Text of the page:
William Noel McCormick, Jr.
A few weeks ago, my grandfather passed away after a long fight with cancer and Parkinson’s. He was a close part of our family, and we’re sad to see him go, but I wanted to write down some thoughts here.
His list of good qualities and accomplishments is almost too much to mention. During my childhood and after, we spent lots of time with my grandparents, and my grandpa was always a man of action. That’s one of the most memorable parts of growing up with him. In his presence, you couldn’t be bored.
For my whole life he was an avid boater, carpenter, fisherman, engineer, and builder, with a seemingly-endless knowledge of how things worked. As boys we grew up always excited to spend time in his shop building things (the Mecca for kids wanting to tinker); he always had a project for us, whether it was making wooden guns, boxes, model boats, or just messing around helping out with whatever his current project was. He was a master carpenter, and produced hundreds of pieces of furniture, tools, containers, and even boats.
He had drive to understand the way everything worked, take things apart, and get his hands dirty that instilled those same values in my brothers and me. The “how would Grandpa approach this problem?” question still crosses my mind today when I’m working on projects—around the house or at the office. The notion that there’s no better way to get something built than to start building was something that’s always been around in my family of engineers. I thought building things yourself and fixing anything was just what you do. When I’d be over at friends’ houses and hear about the parents calling a plumber, mechanic, or A/C repairman, I always thought that was strange. Why wouldn’t they just look at it and fix it themselves?
All his life he had boats. So many boats. We grew up on his Catalina 22’ that he kept at Lake Lanier in North Georgia, and we’d spend weekends out on the Lake sailing and fishing. We took that boat on trips to the Florida Panhandle and the Keys. We visited Sombrero Reef and snorkeled from that boat. He showed me how you use a sextant to find your latitude, and plot a course on a nautical chart. His love of maps and geography was a major influence in my eventual selection of career. He used to show us his personally annotated atlases charting his travels all over the world.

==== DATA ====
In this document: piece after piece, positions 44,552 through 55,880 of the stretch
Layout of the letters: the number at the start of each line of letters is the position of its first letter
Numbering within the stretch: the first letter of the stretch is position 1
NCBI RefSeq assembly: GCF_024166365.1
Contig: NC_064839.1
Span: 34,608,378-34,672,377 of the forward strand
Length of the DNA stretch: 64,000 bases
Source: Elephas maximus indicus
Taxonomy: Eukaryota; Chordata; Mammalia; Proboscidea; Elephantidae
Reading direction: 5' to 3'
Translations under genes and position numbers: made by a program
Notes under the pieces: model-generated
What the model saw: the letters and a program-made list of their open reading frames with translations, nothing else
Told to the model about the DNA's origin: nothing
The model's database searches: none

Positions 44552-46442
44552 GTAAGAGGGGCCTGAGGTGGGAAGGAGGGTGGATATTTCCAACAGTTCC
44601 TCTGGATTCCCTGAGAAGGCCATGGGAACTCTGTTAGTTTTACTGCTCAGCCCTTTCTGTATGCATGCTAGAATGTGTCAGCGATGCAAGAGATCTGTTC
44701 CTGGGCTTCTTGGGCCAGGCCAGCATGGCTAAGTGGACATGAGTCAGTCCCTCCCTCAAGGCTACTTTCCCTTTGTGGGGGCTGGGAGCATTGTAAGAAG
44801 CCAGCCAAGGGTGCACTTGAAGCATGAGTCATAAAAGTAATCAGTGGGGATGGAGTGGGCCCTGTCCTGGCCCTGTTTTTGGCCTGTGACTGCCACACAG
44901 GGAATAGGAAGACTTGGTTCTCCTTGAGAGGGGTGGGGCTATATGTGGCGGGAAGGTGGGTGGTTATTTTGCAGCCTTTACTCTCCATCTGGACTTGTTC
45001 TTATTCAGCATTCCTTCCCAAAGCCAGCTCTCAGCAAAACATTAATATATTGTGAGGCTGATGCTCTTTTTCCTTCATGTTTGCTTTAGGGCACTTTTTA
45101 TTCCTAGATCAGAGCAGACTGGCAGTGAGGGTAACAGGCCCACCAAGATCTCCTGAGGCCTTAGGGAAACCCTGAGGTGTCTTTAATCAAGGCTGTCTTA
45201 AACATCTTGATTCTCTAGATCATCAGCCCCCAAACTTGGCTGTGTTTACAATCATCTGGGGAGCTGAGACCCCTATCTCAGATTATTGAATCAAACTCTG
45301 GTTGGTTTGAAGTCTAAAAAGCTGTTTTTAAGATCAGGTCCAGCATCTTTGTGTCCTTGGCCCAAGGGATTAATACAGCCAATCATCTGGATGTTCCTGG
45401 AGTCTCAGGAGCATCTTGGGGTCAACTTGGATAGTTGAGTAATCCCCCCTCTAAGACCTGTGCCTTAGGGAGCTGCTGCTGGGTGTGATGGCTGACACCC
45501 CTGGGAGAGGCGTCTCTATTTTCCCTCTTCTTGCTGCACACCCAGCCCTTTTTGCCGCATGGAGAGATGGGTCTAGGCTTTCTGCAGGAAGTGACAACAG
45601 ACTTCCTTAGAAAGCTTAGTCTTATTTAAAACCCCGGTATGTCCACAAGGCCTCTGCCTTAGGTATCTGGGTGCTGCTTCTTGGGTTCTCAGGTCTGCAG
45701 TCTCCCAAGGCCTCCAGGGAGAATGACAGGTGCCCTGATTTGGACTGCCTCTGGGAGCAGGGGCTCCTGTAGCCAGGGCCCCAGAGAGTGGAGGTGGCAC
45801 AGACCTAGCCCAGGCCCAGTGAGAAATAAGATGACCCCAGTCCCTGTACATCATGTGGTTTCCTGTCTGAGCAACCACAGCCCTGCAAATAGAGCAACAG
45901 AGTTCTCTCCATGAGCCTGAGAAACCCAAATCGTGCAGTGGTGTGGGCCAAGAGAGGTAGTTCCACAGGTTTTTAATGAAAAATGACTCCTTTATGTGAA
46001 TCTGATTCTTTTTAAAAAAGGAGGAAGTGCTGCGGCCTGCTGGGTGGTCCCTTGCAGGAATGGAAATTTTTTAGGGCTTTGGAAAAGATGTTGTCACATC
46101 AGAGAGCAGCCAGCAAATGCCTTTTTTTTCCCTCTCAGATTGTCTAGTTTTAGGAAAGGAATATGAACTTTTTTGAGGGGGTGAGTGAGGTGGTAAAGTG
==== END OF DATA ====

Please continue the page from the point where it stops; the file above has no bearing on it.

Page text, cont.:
His professional accomplishments are astonishing. He earned his degree in mechanical engineering degree from Auburn University. He served in the US Navy in the Mediterranean aboard a minesweeper. He worked at Ingalls Shipyard in Pascagoula, then spent over 30 years with the US Army Corps of Engineers, eventually appointed Chief of Engineering for the Corps’ worldwide operations. His travels with the Corps took him to Italy (as Mediterranean division chief) and all over the region: Greece, Saudi Arabia, Oman, Jordan, Sicily, Sardinia, and Tunisia. He made his way to far flung places like Prudhoe Bay and Attu in Alaska. He even had meetings with then Saudi Price Abdullah on construction issues when he was the commander of the Saudi National Guard.
He could always laugh at himself and have a good time. His sense of humor was incredible, and some of his stories are the stuff of legend.
Even though he had a long, fruitful, and incredible life full of accomplishments, all of that pales in comparison to his integrity and devotion to his family. We’ll miss you, Grandpa.